And, if a company can double revenue in three years, one can only imagine where it might be in 10 years. Growth prospects are huge, given Teladoc's global leadership in virtual care with services spanning primary telehealth like virtual consultations to mental healthcare and management of chronic diseases like diabetes. Teladoc foresees highest revenue growth -- of around 30% to 40% CAGR -- in mental healthcare through 2024.
Teladoc estimates the size of its total addressable market in the U.S. alone to be around $260 billion. The company sells directly to large employers, has distribution agreements, and is now expanding partnerships with health plan carriers like CVS Aetna and CVS Health. With the global virtual care market projected to grow by double digits in the coming years, Teladoc Health looks primed to be a multibagger stock in the coming decade.
Everyone's talking about this electric car stock for a reason
Lucid Group (LCID 0.33%) is the boldest call I'm making today. While the electric vehicle (EV) maker has made heads turn for all the right reasons so far, it'll have to work even harder to prove itself in the wake potentially intensifying competition in the EV industry in coming decade.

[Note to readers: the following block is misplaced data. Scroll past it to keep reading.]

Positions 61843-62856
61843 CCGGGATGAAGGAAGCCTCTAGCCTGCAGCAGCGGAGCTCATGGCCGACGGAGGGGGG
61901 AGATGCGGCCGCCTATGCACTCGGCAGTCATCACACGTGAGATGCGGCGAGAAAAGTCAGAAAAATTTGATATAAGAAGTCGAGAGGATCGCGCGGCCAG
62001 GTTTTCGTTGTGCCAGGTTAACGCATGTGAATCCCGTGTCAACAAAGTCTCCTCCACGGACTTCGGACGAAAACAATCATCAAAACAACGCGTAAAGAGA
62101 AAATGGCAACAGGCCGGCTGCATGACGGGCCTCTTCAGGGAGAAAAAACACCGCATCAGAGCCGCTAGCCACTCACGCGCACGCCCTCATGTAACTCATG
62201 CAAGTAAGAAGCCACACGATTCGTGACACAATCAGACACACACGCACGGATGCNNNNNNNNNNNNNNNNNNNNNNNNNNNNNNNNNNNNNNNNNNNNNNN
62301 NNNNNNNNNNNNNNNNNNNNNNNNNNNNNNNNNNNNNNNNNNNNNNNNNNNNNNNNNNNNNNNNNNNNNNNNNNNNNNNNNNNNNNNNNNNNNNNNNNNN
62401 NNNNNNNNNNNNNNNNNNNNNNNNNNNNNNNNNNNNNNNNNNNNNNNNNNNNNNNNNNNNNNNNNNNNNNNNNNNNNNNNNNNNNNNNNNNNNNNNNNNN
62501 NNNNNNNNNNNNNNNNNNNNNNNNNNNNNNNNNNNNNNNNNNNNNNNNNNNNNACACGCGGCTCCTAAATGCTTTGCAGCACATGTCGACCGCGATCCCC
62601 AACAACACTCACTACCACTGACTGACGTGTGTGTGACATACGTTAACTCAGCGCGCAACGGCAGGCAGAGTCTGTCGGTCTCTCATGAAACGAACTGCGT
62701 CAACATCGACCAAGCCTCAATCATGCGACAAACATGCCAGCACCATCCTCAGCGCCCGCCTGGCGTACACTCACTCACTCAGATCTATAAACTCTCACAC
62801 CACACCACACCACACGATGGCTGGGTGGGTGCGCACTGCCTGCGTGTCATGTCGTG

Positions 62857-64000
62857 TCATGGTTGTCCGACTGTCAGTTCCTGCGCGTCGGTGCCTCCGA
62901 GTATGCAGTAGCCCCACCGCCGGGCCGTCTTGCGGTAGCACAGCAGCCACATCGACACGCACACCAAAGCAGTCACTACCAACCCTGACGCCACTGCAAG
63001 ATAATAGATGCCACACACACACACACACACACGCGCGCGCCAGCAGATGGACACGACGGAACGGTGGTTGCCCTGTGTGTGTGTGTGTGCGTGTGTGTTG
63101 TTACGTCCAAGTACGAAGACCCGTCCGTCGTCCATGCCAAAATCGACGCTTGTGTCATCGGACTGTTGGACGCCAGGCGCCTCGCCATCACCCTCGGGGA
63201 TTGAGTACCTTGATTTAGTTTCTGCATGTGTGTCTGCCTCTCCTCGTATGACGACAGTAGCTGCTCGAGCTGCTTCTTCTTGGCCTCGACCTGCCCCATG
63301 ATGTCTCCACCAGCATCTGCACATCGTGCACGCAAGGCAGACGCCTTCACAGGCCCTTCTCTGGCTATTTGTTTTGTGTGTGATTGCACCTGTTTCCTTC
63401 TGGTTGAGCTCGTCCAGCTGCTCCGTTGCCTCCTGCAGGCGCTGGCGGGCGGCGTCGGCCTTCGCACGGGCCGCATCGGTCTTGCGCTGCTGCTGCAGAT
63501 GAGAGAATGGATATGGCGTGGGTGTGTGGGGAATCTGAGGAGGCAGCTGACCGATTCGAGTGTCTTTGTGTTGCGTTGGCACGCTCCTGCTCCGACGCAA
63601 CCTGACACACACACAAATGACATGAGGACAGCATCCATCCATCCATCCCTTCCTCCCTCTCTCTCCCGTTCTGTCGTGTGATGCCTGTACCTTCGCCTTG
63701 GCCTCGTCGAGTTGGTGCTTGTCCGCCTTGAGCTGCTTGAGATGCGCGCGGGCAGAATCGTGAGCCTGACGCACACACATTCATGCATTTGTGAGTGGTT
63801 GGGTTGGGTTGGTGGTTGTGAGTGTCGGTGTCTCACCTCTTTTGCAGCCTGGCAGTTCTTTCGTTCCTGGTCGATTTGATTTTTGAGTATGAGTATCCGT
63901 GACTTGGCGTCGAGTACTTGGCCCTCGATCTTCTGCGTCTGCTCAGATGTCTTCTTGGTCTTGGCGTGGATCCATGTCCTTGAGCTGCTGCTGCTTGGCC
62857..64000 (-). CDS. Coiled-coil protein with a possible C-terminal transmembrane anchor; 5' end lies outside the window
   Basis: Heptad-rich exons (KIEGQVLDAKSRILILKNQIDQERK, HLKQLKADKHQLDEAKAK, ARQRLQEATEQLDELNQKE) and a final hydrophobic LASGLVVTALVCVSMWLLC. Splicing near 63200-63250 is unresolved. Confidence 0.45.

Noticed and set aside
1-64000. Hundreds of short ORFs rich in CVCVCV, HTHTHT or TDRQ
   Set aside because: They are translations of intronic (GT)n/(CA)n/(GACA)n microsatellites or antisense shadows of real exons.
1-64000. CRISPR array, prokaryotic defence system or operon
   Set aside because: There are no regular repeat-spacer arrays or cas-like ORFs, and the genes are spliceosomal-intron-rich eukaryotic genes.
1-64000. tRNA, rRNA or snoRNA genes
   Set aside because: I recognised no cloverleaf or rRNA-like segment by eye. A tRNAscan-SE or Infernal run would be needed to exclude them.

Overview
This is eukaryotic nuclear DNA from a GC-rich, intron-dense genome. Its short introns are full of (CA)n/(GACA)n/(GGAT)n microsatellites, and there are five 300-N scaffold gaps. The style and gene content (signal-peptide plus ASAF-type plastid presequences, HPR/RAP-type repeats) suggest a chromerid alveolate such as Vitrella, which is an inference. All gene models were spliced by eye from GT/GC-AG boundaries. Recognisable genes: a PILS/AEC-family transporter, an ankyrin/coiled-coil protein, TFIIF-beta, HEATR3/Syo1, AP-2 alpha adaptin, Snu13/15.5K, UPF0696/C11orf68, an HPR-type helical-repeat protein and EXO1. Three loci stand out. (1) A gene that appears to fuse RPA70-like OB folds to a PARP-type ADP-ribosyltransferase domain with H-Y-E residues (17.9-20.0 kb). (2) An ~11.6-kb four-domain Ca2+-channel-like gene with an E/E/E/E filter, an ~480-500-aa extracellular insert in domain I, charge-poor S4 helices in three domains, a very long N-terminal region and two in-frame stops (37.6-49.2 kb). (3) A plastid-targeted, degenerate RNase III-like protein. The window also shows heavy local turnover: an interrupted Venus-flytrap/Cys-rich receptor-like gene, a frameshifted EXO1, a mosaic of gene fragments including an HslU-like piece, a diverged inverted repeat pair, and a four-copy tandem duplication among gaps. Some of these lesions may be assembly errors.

Yet, going by Lucid's history, the company could continue to surprise; and as and if it does, Lucid shares could catapult to new highs.
Perhaps Lucid's biggest competitive advantage from an industry perspective is management -- it has Tesla's (TSLA 1.12%) ex-chief engineer of Model S, Peter Rawlinson at its helm. Rawlinson started off wanting to build electric cars that would beat Tesla, and he has had some success so far. Lucid Air Dream Edition was accredited with a range rating of 520 miles by the Environmental Protection Agency (EPA), more than 100 miles higher than Tesla's Model S. Lucid Air also recently won the coveted automotive industry award, MotorTrend Car of the Year.
Of course, Lucid is nowhere close to Tesla's scale, size, and reach, it has pricier cars than Teslas, and it has only just started delivering its first car, the Dream Edition, priced at $169,000 per unit. Yet, Lucid had received reservations for more than 17,000 cars across all four models by Nov. 15 and plans to manufacture 20,000 cars in 2022. Looking farther out, here are some of Lucid's most notable future plans:
- Lucid is quadrupling the size of its only plant in Arizona, targeting production of 90,000 units by 2023.
- It plans to launch the "world's most versatile electric SUV," the Gravity, by 2023.
- Lucid plans to start manufacturing in China and the Middle East by 2025.
So after North America, Lucid will target China -- the world's largest EV market – and Saudi Arabia – its second-largest market in terms of preorders. Eventually, Lucid wants to build cars for the masses. Or as Rawlinson revealed during his latest interview with the New York Times, "I'm not here to sell ultra-luxury cars. I want to mass-industrialize electric cars." Now cornering the masses looks like a compelling strategy to get a foothold in an industry that could grow exponentially, and that's just one of the reasons Lucid could be an absolute winner in the long run.